• Leadership - They create disciples who will sustain and articulate his culture. This is achieved by creating a strong sense of belief. From there they grow a belief in how the game should be played, how the game impacts on the lives of fans and the role players serve as ambassadors of the club. Hugo Lloris is known to feel he has met a kindred spirit in Pochettino and a player like Harry Kane conducts himself in the manner you would want from your children. Compare his conduct with the childish foul mouthed tirade of Jack Wilshere.
  • Communicator - They should be a communicator. When they talk others listen and trust what he is saying. They will be an excellent man-manager, one who knows how to bring the best out of each player, with the right words, said at the right time, in the right way for the right reasons. That is not to say every player will be good enough for where he wants to take the club, but he should be able to get the best of what they have. Pochettino is certainly getting a tune out of Dembele, Alli and Lamela, building a squad to respond to his teachings.
  • Principled - They will have very clear beliefs, standards and ideals which they champion at all times, fighting injustice where they see it. Compromise is almost an alien concept, even when they are wrong. They will have strongly defined ideologies which they will not tolerate deviation from. various elements can be seen at various times with Pochettino from discipline to an insistence on a style of play or a decision not to buy a player unless all his conditions are met, which includes price, given that he is part of the team who value players both for purchase and sale.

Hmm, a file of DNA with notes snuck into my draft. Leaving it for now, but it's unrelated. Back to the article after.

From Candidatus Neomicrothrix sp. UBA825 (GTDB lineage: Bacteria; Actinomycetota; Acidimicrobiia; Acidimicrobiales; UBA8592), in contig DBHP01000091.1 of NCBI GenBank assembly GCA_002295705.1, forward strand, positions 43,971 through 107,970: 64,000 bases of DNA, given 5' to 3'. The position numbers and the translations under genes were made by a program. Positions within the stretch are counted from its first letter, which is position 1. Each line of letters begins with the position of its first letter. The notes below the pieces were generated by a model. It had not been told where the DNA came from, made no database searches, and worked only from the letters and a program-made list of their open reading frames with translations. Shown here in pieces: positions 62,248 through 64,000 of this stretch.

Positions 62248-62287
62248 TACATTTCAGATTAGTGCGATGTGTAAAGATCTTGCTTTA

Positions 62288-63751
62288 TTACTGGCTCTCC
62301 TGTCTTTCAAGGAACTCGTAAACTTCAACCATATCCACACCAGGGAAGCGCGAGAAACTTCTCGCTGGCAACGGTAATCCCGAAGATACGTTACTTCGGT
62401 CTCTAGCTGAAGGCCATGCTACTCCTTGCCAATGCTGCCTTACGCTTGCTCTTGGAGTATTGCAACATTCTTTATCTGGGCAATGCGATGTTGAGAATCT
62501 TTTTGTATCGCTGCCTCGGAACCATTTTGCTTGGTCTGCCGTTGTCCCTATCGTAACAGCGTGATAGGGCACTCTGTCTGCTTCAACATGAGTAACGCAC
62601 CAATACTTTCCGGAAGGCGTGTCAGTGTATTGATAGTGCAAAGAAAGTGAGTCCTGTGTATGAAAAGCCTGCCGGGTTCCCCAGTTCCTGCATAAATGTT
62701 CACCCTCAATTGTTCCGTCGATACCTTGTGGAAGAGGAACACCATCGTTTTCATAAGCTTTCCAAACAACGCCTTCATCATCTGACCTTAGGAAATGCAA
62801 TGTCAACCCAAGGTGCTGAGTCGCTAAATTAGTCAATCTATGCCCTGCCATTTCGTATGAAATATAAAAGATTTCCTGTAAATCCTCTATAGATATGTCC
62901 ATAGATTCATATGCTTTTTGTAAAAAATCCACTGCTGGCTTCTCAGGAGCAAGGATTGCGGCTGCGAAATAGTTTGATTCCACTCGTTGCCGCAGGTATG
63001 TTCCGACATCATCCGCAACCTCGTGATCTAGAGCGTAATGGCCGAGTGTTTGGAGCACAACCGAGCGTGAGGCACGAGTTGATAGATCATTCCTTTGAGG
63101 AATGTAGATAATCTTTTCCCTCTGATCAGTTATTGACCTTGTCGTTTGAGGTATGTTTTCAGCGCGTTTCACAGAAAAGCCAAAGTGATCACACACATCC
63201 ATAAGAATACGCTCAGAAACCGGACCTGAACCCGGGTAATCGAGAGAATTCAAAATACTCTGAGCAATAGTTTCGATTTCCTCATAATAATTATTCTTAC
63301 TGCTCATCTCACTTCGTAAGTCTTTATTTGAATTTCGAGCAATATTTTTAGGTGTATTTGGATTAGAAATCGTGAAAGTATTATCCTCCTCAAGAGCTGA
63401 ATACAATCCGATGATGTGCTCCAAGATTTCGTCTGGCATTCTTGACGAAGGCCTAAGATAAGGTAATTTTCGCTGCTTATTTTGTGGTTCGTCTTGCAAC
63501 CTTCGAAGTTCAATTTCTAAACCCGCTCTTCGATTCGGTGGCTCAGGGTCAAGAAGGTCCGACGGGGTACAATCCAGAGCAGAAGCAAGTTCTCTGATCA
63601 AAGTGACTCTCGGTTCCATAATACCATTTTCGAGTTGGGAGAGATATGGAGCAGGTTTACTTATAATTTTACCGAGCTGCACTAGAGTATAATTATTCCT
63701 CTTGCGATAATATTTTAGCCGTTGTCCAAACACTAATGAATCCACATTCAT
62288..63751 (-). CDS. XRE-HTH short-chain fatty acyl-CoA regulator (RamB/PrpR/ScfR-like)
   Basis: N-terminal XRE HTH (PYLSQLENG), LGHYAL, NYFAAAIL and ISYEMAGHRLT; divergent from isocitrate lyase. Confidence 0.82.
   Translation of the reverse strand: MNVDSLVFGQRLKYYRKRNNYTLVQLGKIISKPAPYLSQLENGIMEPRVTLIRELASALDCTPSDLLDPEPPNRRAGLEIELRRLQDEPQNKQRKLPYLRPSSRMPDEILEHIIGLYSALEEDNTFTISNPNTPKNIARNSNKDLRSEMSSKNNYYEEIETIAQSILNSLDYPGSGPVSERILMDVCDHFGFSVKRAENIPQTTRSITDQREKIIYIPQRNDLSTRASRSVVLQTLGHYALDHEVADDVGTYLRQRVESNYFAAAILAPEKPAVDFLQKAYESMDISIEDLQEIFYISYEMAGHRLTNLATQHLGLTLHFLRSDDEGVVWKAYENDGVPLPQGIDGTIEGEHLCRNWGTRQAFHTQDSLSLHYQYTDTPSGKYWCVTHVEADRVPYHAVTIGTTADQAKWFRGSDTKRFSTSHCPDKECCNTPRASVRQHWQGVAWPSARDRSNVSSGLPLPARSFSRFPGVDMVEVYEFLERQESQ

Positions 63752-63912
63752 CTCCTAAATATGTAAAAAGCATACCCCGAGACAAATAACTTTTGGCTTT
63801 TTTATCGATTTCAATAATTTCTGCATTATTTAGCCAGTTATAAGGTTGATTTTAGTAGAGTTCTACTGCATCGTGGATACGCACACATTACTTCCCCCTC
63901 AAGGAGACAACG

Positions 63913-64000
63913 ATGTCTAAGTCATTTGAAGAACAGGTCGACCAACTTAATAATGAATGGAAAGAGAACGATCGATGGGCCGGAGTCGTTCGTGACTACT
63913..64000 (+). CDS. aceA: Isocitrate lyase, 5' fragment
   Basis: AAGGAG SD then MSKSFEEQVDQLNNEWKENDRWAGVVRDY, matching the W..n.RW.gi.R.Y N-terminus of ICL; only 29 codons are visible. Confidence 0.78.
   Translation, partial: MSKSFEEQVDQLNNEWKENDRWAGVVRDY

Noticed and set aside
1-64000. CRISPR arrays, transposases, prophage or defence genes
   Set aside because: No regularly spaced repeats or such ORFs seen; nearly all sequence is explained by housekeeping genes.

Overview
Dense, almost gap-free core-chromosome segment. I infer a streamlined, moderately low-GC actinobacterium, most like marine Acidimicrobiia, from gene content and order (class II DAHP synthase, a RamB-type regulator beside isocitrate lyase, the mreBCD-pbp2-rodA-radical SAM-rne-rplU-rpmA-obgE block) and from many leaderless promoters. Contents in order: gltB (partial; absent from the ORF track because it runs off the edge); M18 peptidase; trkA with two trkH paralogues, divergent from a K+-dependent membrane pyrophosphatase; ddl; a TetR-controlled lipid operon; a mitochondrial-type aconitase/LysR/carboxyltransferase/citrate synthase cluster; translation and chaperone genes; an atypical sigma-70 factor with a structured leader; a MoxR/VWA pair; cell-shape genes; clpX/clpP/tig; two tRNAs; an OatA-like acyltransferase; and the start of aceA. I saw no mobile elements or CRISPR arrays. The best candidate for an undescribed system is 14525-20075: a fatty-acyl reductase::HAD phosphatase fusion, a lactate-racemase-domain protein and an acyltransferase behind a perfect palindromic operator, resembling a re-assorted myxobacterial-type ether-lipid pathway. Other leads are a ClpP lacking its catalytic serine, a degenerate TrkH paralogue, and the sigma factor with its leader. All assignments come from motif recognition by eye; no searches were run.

• Organiser - They will have observed and worked with others learning from them. When given a position of authority they then apply what they have learnt, adapting it in their own image. Preparation should be meticulous leaving nothing to chance, attention to detail a friend. You will often find that the best organisers are introvert by nature, happy working in the background. This seems to be Pochettino to a tee.
So how does Pochettino compare? Managers and their traits spring to mind at each element. Sir Alex Ferguson has had his career and it has been hugely successful, Mauricio Pochettino is in the infancy of his with another 25 to 30 years ahead of him. Does he have the traits of a successful manager, I would say so, would you?

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  1. You have written what constitutes some (but far from all) traits of a "perfect manager". Then you have spun a few tenuous examples to "prove" Pochettino (a Head Coach not a manager) fits the bill, ludicrously making references to Ferguson as though there is a similarity. When there is no tenuous example, you simply make up bits to suit the narative - i.e Pochettino is the Perfect Manager because Harry Kane was bought up to be a more polite, respectful person than Jack Grealish.

    Utter drivel.

  2. Nobody has suggested a similarity, Sir Alex Ferguson has been used to demonstrate the point being made. A concept shouldn't include everything, but one does have to crystalize and trust the intelligence of the reader ro expand the thoughts.

  3. You've excelled your self this time Clive.
    What a deluded muppet